Abbreviations: AgNPs, silver nanoparticles; TEM, transmission electron microscopy.

In order to further illustrate the stability, the size analysis of AgNPs (synthesized for 2 months) was carried out again. Figure 5C shows an average diameter of 20.77 nm, with 5.7% of the particles being <1.97 nm and 94.2% being <36.15 nm in diameter, which was basically the same with Figure 5B. It can be seen that, after 2 months of the placement, the changes of the distribution and size were small, indicating that the biosynthesized AgNPs showed appropriate stability.

The results from UV–visible absorption spectroscopy, XRD, and TEM all demonstrate that AgNPs were biosynthesized from extracellular filtrate. Therefore, we used a simple process to complete biosynthesis of AgNPs, which required very little complex equipment compared with chemical and physical methods. Arthroderma fulvum represents a promising candidate for large-scale production of AgNPs.

Optimization of reaction conditions of biosynthesis of AgNPs

Figure 6A shows that different substrate concentrations of AgNO3 in the reaction mixture had an obvious influence on the biosynthesis of AgNPs, and 1.5 mM was the optimum concentration. When the substrate concentration reached 5 mM, the biosynthesis of AgNPs was both reduced and unstable, with aggregates and precipitation present at the bottom of the reaction container (data not shown). Optimal pH conditions for AgNP biosynthesis have varied by microbial strain in the published literature.32 Here, a pH range of 5–10 was selected for the study. Absorbance increased with pH, suggesting that an alkaline environment was more suitable for AgNP biosynthesis (Figure 6B). The optimal temperature for AgNP biosynthesis was 55°C, with production reducing at higher temperatures such as 65°C, as demonstrated by absorbance measurements (Figure 6C). Absorbance values also increased with time, up to 10 hours, but did not increase thereafter (Figure 6D).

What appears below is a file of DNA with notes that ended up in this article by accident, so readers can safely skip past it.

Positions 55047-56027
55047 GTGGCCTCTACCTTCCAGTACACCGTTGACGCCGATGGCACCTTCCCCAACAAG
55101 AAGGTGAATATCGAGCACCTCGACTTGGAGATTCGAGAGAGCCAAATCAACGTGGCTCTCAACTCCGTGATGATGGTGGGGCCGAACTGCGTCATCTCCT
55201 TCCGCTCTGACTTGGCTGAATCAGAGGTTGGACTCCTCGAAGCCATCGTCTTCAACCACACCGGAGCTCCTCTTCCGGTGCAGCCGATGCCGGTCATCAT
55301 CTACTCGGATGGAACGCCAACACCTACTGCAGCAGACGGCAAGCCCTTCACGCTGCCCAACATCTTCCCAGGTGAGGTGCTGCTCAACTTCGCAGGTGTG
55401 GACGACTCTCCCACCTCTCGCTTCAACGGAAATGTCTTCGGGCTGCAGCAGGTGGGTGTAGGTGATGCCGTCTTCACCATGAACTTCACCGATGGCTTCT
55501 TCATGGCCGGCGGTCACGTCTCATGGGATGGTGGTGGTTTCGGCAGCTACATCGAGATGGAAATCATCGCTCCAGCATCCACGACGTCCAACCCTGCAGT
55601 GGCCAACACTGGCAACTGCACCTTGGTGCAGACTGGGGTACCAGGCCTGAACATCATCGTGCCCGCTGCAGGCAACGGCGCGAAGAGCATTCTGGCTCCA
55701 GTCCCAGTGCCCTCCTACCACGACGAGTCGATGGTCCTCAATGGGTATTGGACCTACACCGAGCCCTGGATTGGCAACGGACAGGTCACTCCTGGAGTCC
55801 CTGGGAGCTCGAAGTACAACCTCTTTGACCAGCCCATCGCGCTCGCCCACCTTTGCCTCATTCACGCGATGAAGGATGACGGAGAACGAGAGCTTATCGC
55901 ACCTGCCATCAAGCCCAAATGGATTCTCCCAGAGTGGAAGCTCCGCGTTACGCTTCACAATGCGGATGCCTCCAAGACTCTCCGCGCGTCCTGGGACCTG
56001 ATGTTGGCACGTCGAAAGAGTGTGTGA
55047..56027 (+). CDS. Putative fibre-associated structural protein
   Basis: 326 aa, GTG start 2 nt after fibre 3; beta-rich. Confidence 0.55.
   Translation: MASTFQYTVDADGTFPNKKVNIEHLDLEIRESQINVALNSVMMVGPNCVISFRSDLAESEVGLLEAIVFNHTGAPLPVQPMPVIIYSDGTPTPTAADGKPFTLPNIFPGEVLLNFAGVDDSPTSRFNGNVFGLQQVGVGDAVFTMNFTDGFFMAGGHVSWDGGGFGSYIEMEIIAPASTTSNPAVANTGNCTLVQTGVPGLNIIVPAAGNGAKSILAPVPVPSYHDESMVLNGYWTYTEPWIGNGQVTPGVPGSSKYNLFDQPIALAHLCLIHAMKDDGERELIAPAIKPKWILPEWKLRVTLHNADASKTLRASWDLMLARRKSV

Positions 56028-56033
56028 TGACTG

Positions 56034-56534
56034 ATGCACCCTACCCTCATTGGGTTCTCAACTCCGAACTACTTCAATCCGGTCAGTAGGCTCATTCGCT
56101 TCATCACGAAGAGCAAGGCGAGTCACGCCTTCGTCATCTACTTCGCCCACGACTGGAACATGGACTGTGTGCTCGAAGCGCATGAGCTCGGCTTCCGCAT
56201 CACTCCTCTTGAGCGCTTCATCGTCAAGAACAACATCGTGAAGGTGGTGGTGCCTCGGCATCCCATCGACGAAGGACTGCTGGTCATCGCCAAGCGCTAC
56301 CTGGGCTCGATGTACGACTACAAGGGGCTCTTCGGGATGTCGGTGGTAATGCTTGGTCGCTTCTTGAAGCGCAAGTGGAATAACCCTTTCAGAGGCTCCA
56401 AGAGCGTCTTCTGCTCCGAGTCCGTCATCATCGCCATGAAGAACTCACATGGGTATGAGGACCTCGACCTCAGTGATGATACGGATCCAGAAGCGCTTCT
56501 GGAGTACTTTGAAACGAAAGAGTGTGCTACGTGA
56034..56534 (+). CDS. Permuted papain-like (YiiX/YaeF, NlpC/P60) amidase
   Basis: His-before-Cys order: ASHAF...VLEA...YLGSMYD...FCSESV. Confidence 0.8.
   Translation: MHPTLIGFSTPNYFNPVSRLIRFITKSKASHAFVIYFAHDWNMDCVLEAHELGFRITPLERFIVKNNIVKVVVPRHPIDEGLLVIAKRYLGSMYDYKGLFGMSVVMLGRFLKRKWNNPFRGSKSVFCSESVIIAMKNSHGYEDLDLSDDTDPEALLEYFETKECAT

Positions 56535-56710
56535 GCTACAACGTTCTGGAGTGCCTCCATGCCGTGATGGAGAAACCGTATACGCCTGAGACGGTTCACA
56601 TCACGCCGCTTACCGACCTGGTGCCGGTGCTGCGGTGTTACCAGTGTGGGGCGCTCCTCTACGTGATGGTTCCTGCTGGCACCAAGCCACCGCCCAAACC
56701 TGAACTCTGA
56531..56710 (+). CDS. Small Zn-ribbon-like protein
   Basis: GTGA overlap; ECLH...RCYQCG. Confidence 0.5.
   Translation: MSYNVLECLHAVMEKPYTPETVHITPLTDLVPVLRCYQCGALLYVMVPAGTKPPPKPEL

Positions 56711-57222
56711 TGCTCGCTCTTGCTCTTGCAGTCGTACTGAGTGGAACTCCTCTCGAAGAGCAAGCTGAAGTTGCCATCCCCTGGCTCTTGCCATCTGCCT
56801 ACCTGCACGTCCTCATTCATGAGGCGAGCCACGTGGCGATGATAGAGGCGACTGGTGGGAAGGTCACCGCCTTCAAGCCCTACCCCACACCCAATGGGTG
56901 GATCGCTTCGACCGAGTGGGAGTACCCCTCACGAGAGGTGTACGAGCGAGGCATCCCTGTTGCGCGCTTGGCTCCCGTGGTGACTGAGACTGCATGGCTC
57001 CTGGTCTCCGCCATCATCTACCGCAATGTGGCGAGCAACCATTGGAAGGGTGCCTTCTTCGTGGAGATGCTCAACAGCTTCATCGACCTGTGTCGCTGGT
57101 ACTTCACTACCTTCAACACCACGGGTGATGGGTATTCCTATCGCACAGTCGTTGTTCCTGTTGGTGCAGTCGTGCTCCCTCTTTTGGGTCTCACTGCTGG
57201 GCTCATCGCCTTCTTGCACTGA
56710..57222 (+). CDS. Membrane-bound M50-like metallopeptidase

Figure 6 Optimization of reaction conditions of biosynthesis of AgNPs.
Notes: Effect of (A) substrate concentration, (B) pH, (C) temperature, and (D) time on AgNP biosynthesis by the reduction of AgNO3 solution with the cell filtrate of Arthroderma fulvum.
Abbreviations: AgNPs, silver nanoparticles; OD, optical density; h, hours.

The results of our optimization experiments were similar to those of Qian et al,19 suggesting that yield and stability of AgNP biosynthesis can be affected by several different parameters.

Analysis of the antifungal activity of AgNPs

Because of the limitations of antifungal drugs, fungal infections are increasingly widespread. Here, we investigated the antifungal activity of AgNPs on ten fungal pathogens, including Candida spp., Aspergillus spp., and Fusarium spp. MIC values for the tested agents are presented in Table 1. AgNPs, with an MIC in the range of 0.125–4.00 μg/mL, showed significant antifungal activity against all tested fungi. Fluconazole, with an MIC in the range of 0.250–16.00 μg/mL, only exhibited an antifungal effect against Candida spp. Itraconazole, with an MIC in the range of 0.030–0.250 μg/mL, displayed strong antifungal activity against all tested species except Fusarium spp. The present results demonstrate that the AgNPs exhibited high antifungal activity, in accordance with several previous reports.3335 The MIC values obtained here were similar to those reported by Qian et al.19 At concentrations around 1 mg/mL, AgNPs displayed a broader antifungal spectrum than itraconazole and fluconazole, the common antifungal agents. These results strongly suggested that the biosynthesized AgNPs could be a potent antifungal agent.